A large part of eating healthy includes cooking, and for many people, whipping up a plate of quinoa and vegetables doesn't exactly come second nature to them. Preparing nutritious food can be challenging for people, but luckily there are a variety of tips that can make healthy cooking easier. Making something other than pasta or a frozen pizza doesn't have to be a culinary disaster if you're armed with the right advice.
Knowing how to make good foods for yourself can encourage you to eat healthier overall. A study published in the journal Public Health Nutrition found that people who cook at home often eat healthier than people who don't cook as frequently, or ever at all.
"The common misbelief is that cooking a healthy meal is too time-consuming, complex and expensive, and unfortunately, this hesitation can cause us to order something quick and greasy or to stick with meals that come in a box or can," says certified health coach Isadora Baum over email. "However, cooking healthy recipes can actually be pretty simple, fast and delicious."
If you're looking to begin playing around in the kitchen and eat more vitamins, nutrients, and clean foods, consider these seven ways to make healthy cooking easier.
1. Meal Prep
"Spend some time — doesn't have to be much — on meal prep," says certified health coach Robyn Lanci over email. "Make a dozen egg muffins on Sunday to last you for the week, prepare a large salad and break it up into individual portions and store them in mason jars, etc."
2. Roast Your Veggies
Preparing vegetables can seem daunting, but roasting them is an easy and healthy way to prepare a large batch of your favorite produce. "Roasting vegetables is a great way to get a lot of fiber with lots of rich, caramelized flavor, and it's so easy," says Justine Kelly, the executive chef of Sun Basket, over email. "Toss chopped vegetables in olive oil and a pinch of salt. Line a pan with parchment paper and roast at 425 for 15 to30 minutes, depending on the vegetable."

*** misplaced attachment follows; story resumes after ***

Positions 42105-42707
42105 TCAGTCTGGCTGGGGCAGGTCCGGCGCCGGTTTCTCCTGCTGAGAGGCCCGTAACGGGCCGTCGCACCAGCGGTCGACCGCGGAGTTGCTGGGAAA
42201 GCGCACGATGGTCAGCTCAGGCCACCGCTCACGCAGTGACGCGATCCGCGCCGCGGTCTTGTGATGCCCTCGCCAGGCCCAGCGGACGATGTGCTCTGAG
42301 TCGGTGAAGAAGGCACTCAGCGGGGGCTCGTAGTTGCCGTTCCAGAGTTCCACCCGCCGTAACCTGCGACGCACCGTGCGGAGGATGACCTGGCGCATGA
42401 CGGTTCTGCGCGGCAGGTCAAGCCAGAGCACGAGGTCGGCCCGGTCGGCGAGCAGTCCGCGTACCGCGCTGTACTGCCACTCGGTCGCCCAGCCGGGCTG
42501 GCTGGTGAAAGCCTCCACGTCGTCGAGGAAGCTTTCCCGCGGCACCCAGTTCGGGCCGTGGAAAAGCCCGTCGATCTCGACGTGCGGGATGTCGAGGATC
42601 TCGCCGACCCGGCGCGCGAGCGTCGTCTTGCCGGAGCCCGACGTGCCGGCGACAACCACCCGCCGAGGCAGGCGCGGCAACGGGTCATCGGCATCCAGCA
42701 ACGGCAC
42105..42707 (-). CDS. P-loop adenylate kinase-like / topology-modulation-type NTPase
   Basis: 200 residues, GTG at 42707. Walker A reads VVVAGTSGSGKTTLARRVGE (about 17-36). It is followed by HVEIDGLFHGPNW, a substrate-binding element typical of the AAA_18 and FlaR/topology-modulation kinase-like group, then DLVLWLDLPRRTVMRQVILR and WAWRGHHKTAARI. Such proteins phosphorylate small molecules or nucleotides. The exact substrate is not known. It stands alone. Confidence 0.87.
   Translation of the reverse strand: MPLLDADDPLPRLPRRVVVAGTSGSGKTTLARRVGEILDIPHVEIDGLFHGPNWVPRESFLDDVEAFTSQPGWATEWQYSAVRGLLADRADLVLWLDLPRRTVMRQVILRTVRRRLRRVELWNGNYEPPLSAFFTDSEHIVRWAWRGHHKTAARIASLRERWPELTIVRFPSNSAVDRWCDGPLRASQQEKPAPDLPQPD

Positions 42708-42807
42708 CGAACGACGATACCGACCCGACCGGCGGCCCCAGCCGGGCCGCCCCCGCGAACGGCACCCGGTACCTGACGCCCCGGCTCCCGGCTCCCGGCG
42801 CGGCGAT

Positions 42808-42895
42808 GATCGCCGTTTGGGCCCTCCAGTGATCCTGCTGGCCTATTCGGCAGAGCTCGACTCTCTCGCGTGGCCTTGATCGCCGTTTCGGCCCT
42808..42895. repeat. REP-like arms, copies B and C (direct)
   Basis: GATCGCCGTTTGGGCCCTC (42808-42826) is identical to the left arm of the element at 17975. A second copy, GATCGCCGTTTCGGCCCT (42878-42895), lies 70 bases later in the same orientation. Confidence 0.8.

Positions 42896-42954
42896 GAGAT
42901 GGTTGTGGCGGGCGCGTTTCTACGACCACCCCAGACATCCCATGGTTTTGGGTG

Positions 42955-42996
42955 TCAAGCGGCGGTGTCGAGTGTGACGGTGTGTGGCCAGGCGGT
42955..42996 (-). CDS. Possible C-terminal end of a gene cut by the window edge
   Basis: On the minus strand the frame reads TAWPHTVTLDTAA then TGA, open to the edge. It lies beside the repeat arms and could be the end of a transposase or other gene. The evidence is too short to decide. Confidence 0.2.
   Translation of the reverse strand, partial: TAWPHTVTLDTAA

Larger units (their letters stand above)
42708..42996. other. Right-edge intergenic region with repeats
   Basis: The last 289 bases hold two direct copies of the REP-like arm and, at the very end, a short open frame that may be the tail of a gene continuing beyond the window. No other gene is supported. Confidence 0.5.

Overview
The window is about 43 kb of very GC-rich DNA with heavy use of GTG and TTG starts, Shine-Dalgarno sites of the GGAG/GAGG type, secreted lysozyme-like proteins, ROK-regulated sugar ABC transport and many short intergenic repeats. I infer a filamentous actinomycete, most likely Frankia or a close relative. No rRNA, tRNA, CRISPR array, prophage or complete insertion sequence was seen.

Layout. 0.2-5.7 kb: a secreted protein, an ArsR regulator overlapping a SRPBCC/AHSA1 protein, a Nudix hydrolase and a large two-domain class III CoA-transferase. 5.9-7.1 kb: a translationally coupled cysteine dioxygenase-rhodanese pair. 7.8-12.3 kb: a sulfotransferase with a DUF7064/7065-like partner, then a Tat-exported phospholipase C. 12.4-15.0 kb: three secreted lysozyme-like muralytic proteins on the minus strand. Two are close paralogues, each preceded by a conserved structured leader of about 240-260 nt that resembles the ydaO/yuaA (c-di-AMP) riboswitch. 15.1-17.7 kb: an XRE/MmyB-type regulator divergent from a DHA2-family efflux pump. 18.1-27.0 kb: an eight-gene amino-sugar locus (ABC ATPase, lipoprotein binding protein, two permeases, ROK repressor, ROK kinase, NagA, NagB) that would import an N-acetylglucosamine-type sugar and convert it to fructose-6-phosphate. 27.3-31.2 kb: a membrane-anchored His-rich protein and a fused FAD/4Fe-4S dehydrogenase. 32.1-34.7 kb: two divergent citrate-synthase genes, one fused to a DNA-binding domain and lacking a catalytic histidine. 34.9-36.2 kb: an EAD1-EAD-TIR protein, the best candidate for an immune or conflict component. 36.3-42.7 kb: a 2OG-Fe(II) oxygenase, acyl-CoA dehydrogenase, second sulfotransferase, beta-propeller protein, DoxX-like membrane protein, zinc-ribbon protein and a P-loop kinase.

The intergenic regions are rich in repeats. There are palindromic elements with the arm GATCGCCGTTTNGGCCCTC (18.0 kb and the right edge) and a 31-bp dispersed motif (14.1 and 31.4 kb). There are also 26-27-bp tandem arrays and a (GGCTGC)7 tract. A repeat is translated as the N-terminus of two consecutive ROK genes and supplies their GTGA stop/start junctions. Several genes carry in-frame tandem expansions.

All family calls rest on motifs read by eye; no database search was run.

3. Follow The Rule Of 4
"Aim for half a plate of veggies, a quarter plate lean protein, a quarter plate whole grain carbohydrates, and a drizzle of plant-based fat at every meal (a la healthy plate model)," says Edwina Clark, MS, RD, APD (Aus) and Head of Nutrition and Wellness at Yummly over email. "Keep a variety of easy-to-prepare choices from each food group on hand. Frozen veggies, parboiled rice, whole grain bread/pasta, canned beans, eggs, raw nuts, and extra-virgin olive oil are quick and versatile go-to options for busy days."
4. Experiment With Spices
Keep a variety of spices and herbs in your cabinet to help spruce up dishes the healthy way. "Spices and herbs enhance flavor and act as a great substitute for sugary garnishes and sauces," says Baum. "They can take a basic staple, such as chicken, and create a variety of healthy, flavorful dishes to please the palate."
5. Use Convenience Wisely
"Just because you're cooking healthy doesn't mean you have to spend hours in the kitchen," says Amy Swartz, the RD at meal delivery company Munchery over email. "There's no shame in microwaveable or boil-in-a-bag whole grain pouches (brown rice, quinoa, etc.) or no-added-salt canned beans."
6. Embrace Leftovers
Not every meal has to be made from scratch every time. "Reusing ingredients from previous dishes is a great way to save money, time, and energy," says Baum. "Use leftover chicken from last night's chicken noodle soup for a light, chicken salad sandwich for lunch the next day."
7. Focus On Foods You Like
"If you're interested in healthy cooking, nothing will stop your momentum faster than food that doesn't appeal to you," says Swartz. "Don't feel pressure to eat the latest trendy health food if it makes your stomach turn. Experiment with different foods to find new ones you love, but really if you just don't like kale, it's OK. It doesn't mean you can't have a healthy diet!"
The more you cook with healthy foods, the easier it will become, and you can always browse Pinterest and Instagram for healthy ideas and inspiration.
Want more women's health coverage? Check out Bustle's new podcast, Honestly Though, which tackles all the questions you're afraid to ask.
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